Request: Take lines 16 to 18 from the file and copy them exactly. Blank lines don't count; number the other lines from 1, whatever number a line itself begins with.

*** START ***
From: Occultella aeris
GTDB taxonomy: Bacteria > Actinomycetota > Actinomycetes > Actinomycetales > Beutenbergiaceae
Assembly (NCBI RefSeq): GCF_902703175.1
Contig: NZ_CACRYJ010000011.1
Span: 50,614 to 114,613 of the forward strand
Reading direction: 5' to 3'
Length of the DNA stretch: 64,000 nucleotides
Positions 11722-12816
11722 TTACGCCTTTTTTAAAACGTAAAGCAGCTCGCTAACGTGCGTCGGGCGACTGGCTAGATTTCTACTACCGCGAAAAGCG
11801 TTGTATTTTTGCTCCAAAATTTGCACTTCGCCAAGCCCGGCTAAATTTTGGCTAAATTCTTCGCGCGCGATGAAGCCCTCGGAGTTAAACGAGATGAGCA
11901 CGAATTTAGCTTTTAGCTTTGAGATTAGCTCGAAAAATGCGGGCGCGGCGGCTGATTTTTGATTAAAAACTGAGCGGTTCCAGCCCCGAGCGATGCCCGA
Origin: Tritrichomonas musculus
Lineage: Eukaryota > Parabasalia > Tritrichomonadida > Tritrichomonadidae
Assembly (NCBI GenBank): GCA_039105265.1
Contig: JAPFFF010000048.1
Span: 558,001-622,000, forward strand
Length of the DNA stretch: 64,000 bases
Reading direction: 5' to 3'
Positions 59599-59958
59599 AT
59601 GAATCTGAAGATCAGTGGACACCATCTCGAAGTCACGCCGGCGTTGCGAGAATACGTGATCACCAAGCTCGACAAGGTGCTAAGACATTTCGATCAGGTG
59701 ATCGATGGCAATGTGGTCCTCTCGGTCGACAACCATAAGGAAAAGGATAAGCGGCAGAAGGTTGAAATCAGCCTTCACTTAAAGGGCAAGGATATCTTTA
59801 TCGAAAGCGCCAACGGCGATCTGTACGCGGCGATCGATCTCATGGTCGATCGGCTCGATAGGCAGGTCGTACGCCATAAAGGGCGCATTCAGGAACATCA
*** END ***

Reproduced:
Span: 558,001-622,000, forward strand
Length of the DNA stretch: 64,000 bases
Reading direction: 5' to 3'